Often, construction companies only receive 50% of project costs upfront. However, material prices can rise, and projects can take longer than planned. Fortunately, construction companies can make use of invoice factoring until they complete a project.
Distribution and Wholesale Invoice Factoring
The biggest obstacle faced by wholesale and distribution companies is cash flow. Many of these companies plan their budget carefully.
Still, they can find themselves in the middle of a crippling cash crunch. For example, these companies might have money shortfalls due to:
• Advertising costs
• Legal fees
• Overhead costs
• Supply expenses
• Utility bills
Slow seasons and economic fluctuations can also make it hard for companies to maintain steady cash flow. With invoice factoring, however, they can fulfill orders, access better pricing, and keep their operations going through tough times.
Freight Broker Invoice Factoring
The freight broker industry is financially rewarding. However, it isn’t without challenges.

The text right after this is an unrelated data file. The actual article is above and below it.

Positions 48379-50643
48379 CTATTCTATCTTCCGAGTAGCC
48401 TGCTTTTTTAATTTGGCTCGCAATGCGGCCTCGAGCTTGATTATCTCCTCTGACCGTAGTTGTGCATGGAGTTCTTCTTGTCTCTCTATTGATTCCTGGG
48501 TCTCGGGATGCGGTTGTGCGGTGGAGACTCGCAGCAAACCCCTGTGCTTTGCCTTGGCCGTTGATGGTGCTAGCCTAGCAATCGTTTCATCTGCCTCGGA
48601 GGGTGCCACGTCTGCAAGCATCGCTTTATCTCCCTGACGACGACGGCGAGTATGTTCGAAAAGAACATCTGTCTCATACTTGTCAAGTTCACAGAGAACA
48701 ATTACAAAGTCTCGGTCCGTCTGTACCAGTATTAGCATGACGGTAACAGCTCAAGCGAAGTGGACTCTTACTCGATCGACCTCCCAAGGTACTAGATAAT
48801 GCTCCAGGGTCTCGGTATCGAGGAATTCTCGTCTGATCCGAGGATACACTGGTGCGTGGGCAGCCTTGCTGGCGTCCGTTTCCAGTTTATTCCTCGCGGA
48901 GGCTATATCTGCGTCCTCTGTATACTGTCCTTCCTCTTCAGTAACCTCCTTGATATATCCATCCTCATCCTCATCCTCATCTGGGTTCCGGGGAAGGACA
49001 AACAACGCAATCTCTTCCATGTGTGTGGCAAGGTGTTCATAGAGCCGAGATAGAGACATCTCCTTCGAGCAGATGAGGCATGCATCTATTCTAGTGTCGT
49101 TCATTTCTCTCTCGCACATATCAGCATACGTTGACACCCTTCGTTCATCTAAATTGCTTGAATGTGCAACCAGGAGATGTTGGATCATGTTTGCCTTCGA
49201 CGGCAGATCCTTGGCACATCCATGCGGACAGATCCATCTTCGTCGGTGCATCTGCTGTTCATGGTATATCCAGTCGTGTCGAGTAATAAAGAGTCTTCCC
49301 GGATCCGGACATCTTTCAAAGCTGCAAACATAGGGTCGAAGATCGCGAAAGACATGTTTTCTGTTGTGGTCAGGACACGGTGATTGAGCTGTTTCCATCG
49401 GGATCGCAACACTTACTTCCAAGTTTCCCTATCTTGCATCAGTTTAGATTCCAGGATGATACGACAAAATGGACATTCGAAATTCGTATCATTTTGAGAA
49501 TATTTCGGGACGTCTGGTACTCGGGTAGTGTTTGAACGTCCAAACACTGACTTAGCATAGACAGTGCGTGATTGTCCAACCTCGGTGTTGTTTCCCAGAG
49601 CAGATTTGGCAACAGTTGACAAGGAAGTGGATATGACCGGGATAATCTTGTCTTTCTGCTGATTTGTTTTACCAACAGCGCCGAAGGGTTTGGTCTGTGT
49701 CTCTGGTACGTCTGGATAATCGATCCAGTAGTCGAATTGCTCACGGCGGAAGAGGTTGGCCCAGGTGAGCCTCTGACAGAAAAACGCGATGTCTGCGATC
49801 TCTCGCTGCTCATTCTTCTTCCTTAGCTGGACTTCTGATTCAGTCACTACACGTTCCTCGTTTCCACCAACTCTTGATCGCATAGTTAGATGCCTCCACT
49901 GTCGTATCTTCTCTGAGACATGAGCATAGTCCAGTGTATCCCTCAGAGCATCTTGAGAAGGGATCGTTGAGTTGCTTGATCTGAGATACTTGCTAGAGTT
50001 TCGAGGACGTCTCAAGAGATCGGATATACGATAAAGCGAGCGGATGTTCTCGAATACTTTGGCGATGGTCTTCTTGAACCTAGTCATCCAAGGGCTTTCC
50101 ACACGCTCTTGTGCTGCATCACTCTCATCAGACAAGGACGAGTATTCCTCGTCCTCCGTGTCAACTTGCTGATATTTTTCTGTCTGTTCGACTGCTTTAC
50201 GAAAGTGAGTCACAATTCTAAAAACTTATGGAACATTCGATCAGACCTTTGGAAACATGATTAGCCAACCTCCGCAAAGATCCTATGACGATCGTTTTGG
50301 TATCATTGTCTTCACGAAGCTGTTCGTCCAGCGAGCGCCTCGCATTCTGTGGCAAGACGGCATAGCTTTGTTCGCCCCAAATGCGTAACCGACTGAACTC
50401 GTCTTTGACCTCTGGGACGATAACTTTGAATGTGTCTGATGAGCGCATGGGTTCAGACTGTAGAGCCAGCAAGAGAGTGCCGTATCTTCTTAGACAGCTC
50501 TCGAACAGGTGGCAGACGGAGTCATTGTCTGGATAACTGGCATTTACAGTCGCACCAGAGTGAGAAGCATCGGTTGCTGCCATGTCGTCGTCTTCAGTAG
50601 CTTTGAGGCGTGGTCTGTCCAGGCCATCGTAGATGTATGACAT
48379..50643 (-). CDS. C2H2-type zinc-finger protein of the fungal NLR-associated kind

One of the biggest issues faced by freight brokers is that they must pay expenses quickly. However, they receive payments slowly.
In this industry, it’s critical to stay on top of cash flow. If not, growth is nearly impossible.
Invoice factoring is one way to overcome this issue. It can help freight brokers make up for slow-paying invoices.
Many commercial shipping clients pay invoices in 30 to 60 days. With invoice factoring, freight brokers can access the funds needed to pay drivers and carriers. In this way, they can improve company cash flow.
Government Invoice Factoring
Government contracts are both good and bad. They can give your company a massive boost in revenue. However, working with government contracts can also put your company in a very challenging cash flow situation.
A government contract is a game-changer for many businesses. At the same time, government agencies don’t pay invoices quickly, usually taking 60 to 90 days to settle accounts.
When working with these kinds of contracts, it’s no use withholding work until accounts get brought up to date. The agency will simply find another vendor. With invoice factoring, however, you can get upfront payments for your government contracts so that you can meet company expenses on time.
Health Services Invoice Factoring
The health care industry also struggles to maintain cash flow. Often, insurance companies process claims slowly. This circumstance can affect the smallest medical facilities to the biggest hospital networks.